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Course: LSAT (DEPRECATED) > Unit 1

Lesson 5: Analytical Reasoning – Worked examples

Mixed setup | Overview | Rules and deductions

Watch a demonstration of how to approach a mixed setup on the analytical reasoning section of the LSAT.

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  • blobby green style avatar for user Matthew Kaplan
    At (looking at Scenario 1), why can't Hernandez be in segment 2 and Fallon go in segment 4? This would create a scenario where you'd have G and L in segment 1, H in 2, M and K in 3, and F in 4.
    (29 votes)
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    • duskpin sapling style avatar for user Tom Walter
      The scenario you described is definitely possible it's just not the only solution to the problem so she didn't fully fill it out for scenario 1. It is also possible that H could be in segment 1 with G or L in section 2.

      We just don't have enough information at this time to fully solve scenario 1.
      (2 votes)
  • blobby green style avatar for user Bridget Kennedy
    Same as the other guys. In Scenario 1 she's saying a rule is there that isn't, .
    (9 votes)
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    • duskpin sapling style avatar for user Tom Walter
      H not being able to go into segment 3 isn't explicitly given as a rule but can be deduced by the rules given. We know that H is followed by F and M (rule 1) and that M is tied to K (rule 2), so H must have three empty segments following it for F, M, and K to go into. This isn't possible if we put H in segment 3.
      (1 vote)
  • blobby green style avatar for user mattbutson
    Why only 2 politicians allowed in segment 1?
    (3 votes)
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    • blobby green style avatar for user jamessouthard98
      I believe that only 2 are allowed in 1 because the first segment has to be greater than the second segment, and if the first segment had 3 it would only allow for segments 2-4 to have 1. Which would not allow for the MK rule to work. Please let me know if this is correct, but I believe it is. Good luck.
      (8 votes)
  • duskpin ultimate style avatar for user Steven Christian Amendola
    At the diagram is incorrect. The person in the video falsely puts H in 1 to precede F and MK, but H could just as easily be in 2 and F in 4. She simply jumps to an utter non sequitur.
    (5 votes)
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  • piceratops seedling style avatar for user thea
    Why can't there more than one person in 2 if there are only 2 people in 1?
    (2 votes)
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  • old spice man blue style avatar for user Warriorpoet44
    "At least one of the politicians will be interviewed in each segment, and none will be interviewed in more than one segment."

    It doesn't specify that each politician is interviewed at least once. Isn't it possible then to have 1-2 politicians not be interviewed? Why is it assumed otherwise? This trips me up when making concrete deductions.

    For example, to satisfy Rule 3, couldn't a potential setup could be 2:1:1:1? Do we assume all values in a setup/range are used once?
    (2 votes)
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  • boggle yellow style avatar for user Michael Dunlap
    In understanding the 3rd rule (), can we not also say that there could be 3 spaces for speakers in the first segment and the rest have only one speaker? It says "more of" so that is why I am thinking this is so.
    (1 vote)
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Video transcript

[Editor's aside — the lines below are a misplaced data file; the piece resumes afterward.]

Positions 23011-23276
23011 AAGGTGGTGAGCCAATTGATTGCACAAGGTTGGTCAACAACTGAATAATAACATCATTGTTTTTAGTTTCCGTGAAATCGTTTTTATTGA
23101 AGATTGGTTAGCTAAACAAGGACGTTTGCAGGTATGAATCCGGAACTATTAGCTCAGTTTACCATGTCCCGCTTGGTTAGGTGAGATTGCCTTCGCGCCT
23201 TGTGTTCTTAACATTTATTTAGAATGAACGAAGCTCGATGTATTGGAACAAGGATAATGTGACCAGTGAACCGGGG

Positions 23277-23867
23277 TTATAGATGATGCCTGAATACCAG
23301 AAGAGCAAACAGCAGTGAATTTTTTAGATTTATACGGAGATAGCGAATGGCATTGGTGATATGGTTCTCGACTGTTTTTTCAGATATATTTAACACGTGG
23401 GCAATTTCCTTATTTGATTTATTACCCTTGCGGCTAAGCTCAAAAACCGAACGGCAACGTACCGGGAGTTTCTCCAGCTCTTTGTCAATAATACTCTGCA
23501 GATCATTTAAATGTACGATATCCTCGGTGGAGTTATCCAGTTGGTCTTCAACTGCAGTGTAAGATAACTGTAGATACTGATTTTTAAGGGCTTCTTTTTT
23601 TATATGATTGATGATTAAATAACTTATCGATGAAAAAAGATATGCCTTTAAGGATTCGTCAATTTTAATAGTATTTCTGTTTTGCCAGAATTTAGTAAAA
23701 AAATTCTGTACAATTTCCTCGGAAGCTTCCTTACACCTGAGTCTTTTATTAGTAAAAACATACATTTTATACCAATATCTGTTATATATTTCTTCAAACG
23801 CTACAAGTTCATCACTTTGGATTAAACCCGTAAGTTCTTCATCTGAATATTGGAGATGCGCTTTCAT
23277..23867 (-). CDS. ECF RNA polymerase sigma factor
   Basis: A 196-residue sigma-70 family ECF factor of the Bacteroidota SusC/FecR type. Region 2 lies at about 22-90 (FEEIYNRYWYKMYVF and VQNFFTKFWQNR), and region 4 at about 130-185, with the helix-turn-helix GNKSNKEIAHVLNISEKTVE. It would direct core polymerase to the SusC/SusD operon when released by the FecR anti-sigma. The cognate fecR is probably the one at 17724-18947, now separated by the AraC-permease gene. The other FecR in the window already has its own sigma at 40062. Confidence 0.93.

- [Instructor] We're now going to work through a mixed setup together, so make sure that you've already worked through ordering setups and grouping setups before you tackle this one, since we're going to be combining the two tasks into one setup here. So let's start by examining the introductory passage to understand what we're being asked to do. The passage tells us a radio station is planning a program in which a total of six politicians, Fallon, Greer, Hernandez, Kim, Lewis and Munson, will be interviewed. The program will consist of exactly four segments. At least one of the politicians will be interviewed in each segment, and none will be interviewed in more than one segment. The following constraints apply. Before we look at the rules, let's understand what's going on and then build a rough sketch to reflect what we understand the situation to be. So first, our players are six politicians, so it's a pretty good idea to take inventory of them by writing a list of their initials. We have Fallon, Greer, Hernandez, Kim, Lewis, and Munson. Next, we can ask ourselves what we're doing with these politicians, and in this setup, we're grouping them into four segments. Since the order of the segments matters, given that this is one single program that's broken into four segments, that means that this is a mixed setup. If we had had four politicians and four segments, one right after another, then this would actually have been a classic ordering setup. But in this case, we have six politicians for four segments, so that means that some of them will have to be grouped together. Now, for a mixed setup that involves grouping and ordering like this, it can be really helpful to look at the ordering part first, and then try to figure out how the grouping aspect fits in. So, knowing that we have four segments, we can draw a blank for each segment and number them. All right, now let's think about the grouping. With six politicians and four segments, how many blanks do we still have left to place? Two. What does that mean for our possibilities? Well, either one segment gets three politicians and the rest of the segments get one politician each, or two segments get two politicians each, and then two segments get one politician each. So we're looking at three, one, one, and one, in some kind of order, or two, two, one, and one, and again, we wouldn't know the order. So now we know that the maximum number of politicians interviewed in any given segment has to be three, and we can mark that if we're worried that we'll forget. So for our diagram, if we were to find out that a segment had more than one politician, we could draw additional blanks underneath the corresponding segment number, and that gives us a really good starting framework in terms of the numbers, and that we can hope that the rules will give us information that allows us to deduce even more about the numbers. At this point we have a basic diagram, so let's go ahead and move on to the rules. Our first rule is an ordering rule, and it tells us that Hernandez must be interviewed in a segment that is earlier than any segment in which Fallon or Munson is interviewed. Well, what does this mean? It means that Hernandez is an earlier segment than Fallon, and that Hernandez is an earlier segment than Munson. So we can make a note of this so we don't forget, like this. It's important to note that we don't know how Munson and Fallon relate to each other. Munson and Fallon could be on the same day, or they could be on separate days, with either Munson earlier than Fallon, or Fallon earlier than Munson. Even with these uncertainties, we can start making deductions right away. So, think: Who can't be in the fourth segment based on this rule? Hernandez can't be in the fourth segment, since Hernandez has to be in an earlier segment than at least two people. Be careful though. Hernandez could be in the third segment if Fallon and Munson are together in the fourth segment. So this is all we know so far about where Hernandez can't go. What about Fallon and Munson? We know that they can't be in the first segment, again, because Hernandez has to be in an earlier segment than both of them, which would be impossible if either Fallon or Munson were first. Our second rule is a grouping rule, and it tells us that Kim and Munson must be interviewed in the same segment as each other. Normally we would note down a separate rule that Kim and Munson are a pair, but here we can actually save a bit of time by noticing that we just learned about Munson in the first rule. So we can actually combine rule number two with rule number one like this. And our group of politicians is getting bigger, which means we know more. In which segment can Kim not be interviewed? In segment one, because Kim has to be sometime later than Hernandez. We now know of three politicians who can't be in segment one. The third and final rule is that more of the politicians must be interviewed in the first segment than in the second segment. This is huge, it tells us a lot. We can deduce that the first segment must have at least two politicians, and maybe it even has three. And if the first segment had three politicians, then all of the other segments would have to have one politician each. So that means we know that the only segment that even could have three politicians is the first one, since the numbers combinations are either two, two, one, one, or three, one, one, one. We also know that if the first segment had two politicians and not three, then the second segment would still have only one politician so we can deduce that the second segment must have only one politician in any case, and we can mark this in any number of ways. I like closing off the column with double lines to remind myself that no more blanks can ever be placed there. You can choose whatever works best for you. Let's see what else we can deduce by revisiting some of the rules, now that we have some stronger number guidelines. We learned that Munson and Kim are together, and that they're sometime after Hernandez. Well, we just deduced that there can be only one politician interviewed in segment two. This tells us that the Munson and Kim pair, which we know can't be in the first segment, must be together at some point in the third or fourth segment. So, it's no longer a possibility that there are three politicians in the first segment. We know that there must be only two politicians in segment one, and either two politicians in segment three or in segment four. That means that we're limited to only two scenarios. So if you'd like, we can build them out in order to see everything more clearly. (virtual marker squeaks) In scenario one, we'll put Munson and Kim in segment three, and in scenario two, we'll put Munson and Kim in scenario four. These are the only two places that the Munson and Kim pair can go, which is why it's a good idea for us to build out these two scenarios. Now we can see a lot more. What else? Since we now know that no segment can include three politicians, we can look at our grouping here and see that Fallon and the Munson-Kim pair can't be together. Why is this important? Well, since they have to be on separate days, that means that there are at least two segments after Hernandez is interviewed, so now we know that Hernandez can't be interviewed on day three. To recap, we just set up a mixed task that involves ordering and grouping. We took the numbers guidelines that we were given in the last rule and made sure to get all of the information from it that we possibly could, and that allowed us to understand that only two scenarios involving Munson and Kim are possible. We took our time and looked at the implications of each rule making sure to included deductions about where elements can't go, not just where they can go. So we are in a really strong position to move to the questions with this initial diagram that we're gonna use for support.